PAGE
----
Will airlines regain altitude?
Bloomberg Businessweek|March 16, 2020
Globalization has been a boon for the airline industry, which has flourished as nations opened up to one another over the past 40 years.

Now business people and tourists can crisscross borders as easily as they travel close to home. Unfortunately, as the cascade of infections around the globe can attest, so can the coronavirus.

That frictionless movement has expanded the reach of the crisis to an unprecedented level. The lethal outbreak had been a multi billion-dollar headache largely for airlines in China and the rest of Asia until late February. Since then, the fear of flying has followed the virus westward, striking some of the biggest U.S. and European carriers. From Qantas and Cathay Pacific in Asia, to Lufthansa and Air France-KLM in Europe, to United and American in the U.S., airlines all share the common problem of virus-sapped bookings.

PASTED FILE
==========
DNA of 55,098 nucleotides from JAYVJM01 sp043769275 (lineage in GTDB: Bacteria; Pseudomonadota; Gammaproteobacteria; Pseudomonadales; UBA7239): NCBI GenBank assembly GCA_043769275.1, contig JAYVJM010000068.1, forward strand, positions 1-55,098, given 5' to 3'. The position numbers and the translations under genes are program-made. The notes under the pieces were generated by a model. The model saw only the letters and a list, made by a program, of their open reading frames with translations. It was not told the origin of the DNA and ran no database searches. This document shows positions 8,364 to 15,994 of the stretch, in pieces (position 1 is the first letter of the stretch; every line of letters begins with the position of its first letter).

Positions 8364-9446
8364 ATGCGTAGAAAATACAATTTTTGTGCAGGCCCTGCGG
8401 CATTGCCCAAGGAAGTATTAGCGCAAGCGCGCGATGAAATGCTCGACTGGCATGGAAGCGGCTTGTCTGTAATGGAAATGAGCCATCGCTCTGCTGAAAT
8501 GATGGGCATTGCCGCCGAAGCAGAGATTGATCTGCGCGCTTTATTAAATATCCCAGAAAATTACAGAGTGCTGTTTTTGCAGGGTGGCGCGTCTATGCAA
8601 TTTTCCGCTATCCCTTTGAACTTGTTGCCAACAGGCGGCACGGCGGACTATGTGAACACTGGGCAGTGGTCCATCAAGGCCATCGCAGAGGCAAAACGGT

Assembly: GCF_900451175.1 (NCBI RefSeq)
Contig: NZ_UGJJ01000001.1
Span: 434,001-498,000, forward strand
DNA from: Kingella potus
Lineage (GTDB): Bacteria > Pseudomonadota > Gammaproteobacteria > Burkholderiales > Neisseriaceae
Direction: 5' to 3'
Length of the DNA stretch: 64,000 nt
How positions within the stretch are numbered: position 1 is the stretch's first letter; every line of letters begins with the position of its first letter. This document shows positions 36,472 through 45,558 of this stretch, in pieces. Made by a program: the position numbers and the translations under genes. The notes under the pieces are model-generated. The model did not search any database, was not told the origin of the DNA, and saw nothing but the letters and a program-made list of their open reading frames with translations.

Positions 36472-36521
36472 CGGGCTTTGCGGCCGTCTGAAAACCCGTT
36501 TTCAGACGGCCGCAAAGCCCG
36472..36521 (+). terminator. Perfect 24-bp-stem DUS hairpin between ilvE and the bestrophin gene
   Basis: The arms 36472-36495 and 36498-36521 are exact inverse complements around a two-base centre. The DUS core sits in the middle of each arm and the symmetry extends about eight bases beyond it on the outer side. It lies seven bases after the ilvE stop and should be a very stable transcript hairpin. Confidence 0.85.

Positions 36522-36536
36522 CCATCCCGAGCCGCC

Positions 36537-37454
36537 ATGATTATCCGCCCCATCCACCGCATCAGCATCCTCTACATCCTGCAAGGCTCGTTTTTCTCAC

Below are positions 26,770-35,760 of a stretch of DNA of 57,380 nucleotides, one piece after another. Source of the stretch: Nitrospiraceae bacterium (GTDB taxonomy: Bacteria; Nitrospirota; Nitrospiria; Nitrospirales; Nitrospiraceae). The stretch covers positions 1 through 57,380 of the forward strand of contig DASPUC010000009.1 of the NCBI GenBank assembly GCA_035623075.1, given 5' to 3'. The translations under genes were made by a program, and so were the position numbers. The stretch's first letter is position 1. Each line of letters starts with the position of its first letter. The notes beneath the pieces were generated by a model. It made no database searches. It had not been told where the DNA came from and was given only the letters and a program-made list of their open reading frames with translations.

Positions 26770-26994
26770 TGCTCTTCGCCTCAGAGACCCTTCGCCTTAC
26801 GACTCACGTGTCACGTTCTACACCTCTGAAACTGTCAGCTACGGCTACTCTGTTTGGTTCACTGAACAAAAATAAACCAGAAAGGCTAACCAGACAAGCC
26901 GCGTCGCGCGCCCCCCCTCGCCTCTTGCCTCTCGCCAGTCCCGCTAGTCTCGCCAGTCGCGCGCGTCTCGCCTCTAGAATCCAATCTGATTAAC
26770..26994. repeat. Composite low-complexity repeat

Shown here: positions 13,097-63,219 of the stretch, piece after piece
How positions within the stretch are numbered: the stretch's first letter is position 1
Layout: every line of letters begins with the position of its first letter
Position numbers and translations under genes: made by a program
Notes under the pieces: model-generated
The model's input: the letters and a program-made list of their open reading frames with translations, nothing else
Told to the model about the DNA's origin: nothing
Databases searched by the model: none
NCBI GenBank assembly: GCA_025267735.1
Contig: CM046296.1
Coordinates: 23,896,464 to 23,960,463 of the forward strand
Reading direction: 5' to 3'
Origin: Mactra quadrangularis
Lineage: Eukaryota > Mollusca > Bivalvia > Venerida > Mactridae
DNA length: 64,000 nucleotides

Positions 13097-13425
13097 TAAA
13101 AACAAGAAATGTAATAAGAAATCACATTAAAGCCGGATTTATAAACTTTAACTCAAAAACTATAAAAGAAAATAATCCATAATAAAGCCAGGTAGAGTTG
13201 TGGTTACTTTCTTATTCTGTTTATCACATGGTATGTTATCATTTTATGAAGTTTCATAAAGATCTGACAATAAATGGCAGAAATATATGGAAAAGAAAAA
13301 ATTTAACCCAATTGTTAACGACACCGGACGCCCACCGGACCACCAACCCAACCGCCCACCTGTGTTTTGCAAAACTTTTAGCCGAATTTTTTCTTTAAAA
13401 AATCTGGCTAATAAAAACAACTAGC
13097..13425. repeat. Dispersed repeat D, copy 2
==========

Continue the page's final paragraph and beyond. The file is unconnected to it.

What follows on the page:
Amid the sudden plunge in global demand, commercial air traffic is poised to fall 8.9% this year, according to Jefferies Financial Group Inc. That would be the biggest decline in the 42 years of available data stretching back to 1978, dwarfing the impact of the Sept. 11 terrorist attacks. “The industry is facing its biggest challenge in modern aviation history,” says Yu Zhanfu, a partner at consulting firm Roland Berger in Beijing.

As government advisories, travel bans, quarantines, and growing worries about being confined at 30,000 feet for many hours seated next to a possible virus carrier drain customer demand, airlines are responding by making massive cuts along their routes. Lufthansa is cutting its schedule by as much as 50%. United chopped its April domestic schedule 10% and reduced international flying 20%. Delta will cut domestic capacity as much as 15% and its international flights 25%; American will decrease foreign flights by 10% in the peak summer season.

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